I want us to understand that the economic warfare that precedes the physical war is already under way. Inflation, brethren, is right around the corner. In fact, inflation is already beginning. You can see the leading edges of it. Inflation and very heavy indebtedness are always the products of war.

We are in the beginning stages of physical warfare resulting from what one economist, whose paper I read, called "the economic perfect storm." He said they are these: Record high demand for the world's most non-remunerable resource (oil) combined with historically low supply of oil, combined with political instability in the oil-producing nations (i.e., Iraq, Saudi Arabia, Nigeria, Venezuela, and so forth) combined with huge deficit and debt in the economy of the world's largest trading nation (the United States), and these all create inflation, which in turn triggers rises in interest rates." Are the interest rates rising?

Well, this storm will eventually lead to what we see pictured in this chapter. As the price of crude rises, it will raise the price (and already has) of every consumer goods it is used in. Food prices may very well go out the roof because of greatly inflated transportation costs. Some companies like the airline industry may very well go out of business, and many jobs are going to be lost.

In the week before I began putting this sermon together, the budget airline—ATA out of Chicago—announced it was seeking bankruptcy protection, thus joining United and U.S. Airways, and Delta is right on the brink. And as I was preparing this, another small budget airline in south Florida (I cannot think of its name) said it too was on the verge of bankruptcy.

The US government is going to spend its way to a $500 billion deficit this year. That is an absolutely incredible $1.372 billion a day in arrears. Another way of saying this is that our government overspends its budget by $15,820.00 every second.

The only thing that is keeping us afloat is that foreigners, especially Orientals, are still investing their money in our treasury bonds issued by our government to finance that debt. The major reason why they have not pulled their money out is because of the nature of global commercialism. They are somewhat stuck, because if we go down, they go down. But sometime they are going to reach the point when they say, "We will take our chances on going out. We want our money now." And so they have not pulled their money out, because our consumption of what they produce is so huge, that in one sense they cannot live without us.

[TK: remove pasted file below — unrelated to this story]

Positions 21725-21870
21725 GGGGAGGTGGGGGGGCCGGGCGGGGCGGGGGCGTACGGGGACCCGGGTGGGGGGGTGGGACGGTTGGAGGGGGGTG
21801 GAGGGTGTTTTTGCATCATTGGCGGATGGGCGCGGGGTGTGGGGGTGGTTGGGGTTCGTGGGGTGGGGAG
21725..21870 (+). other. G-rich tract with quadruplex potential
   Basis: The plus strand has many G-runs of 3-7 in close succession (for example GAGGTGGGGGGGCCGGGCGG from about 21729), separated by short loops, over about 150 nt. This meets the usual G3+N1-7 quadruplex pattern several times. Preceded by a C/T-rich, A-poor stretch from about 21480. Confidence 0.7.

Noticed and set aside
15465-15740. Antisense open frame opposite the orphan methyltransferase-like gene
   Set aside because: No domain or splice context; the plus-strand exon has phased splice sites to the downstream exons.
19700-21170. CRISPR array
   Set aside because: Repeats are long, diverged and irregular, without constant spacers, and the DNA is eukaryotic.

The secondary reason is that they are still making money on their investments on our bonds. But whenever they believe there is a better, safer investment for their money, they will begin pulling their money out. When they do that, it will throw each nation's money managers into a panic, and our economy will deflate so fast it is going to make the depression of the 1930s seem like a garden party.

As I said earlier, it does not look like the bottom is going to drop out immediately, and so we still have some time to get ourselves ready for the worst of it. Brethren, we must do what we can. We cannot stand around expecting somebody else to take care of us. That is most surely not Christian. It is Christian to do everything we can to take care of ourselves, and others when we can, and then God will add what we lack. Why? Because we are submitting to Him, showing Him we are going to do all we can.

We will pull out a bit of wisdom in Proverbs 18:9 (Maybe a great deal). This is a really important verse. One of these days I am going to give a sermon that will focus on what this verse means.

Proverbs 18:9 He also that is slothful in his work is brother [part of the same family we may say] to him that is a great waster.

My margin says "destroyer." Hang onto that for a second. The sense of this proverb is that those who, through procrastination or sheer laziness do nothing to help themselves and their posterity, are in the same class as someone who deliberately destroys something of value. It is saying that the lazy procrastinator and the destroyer are equally detrimental to well-being. Get that—"equally detrimental to well-being." The lazy person may not intend to destroy, but his laziness nonetheless destroys. The destruction only takes longer to appear.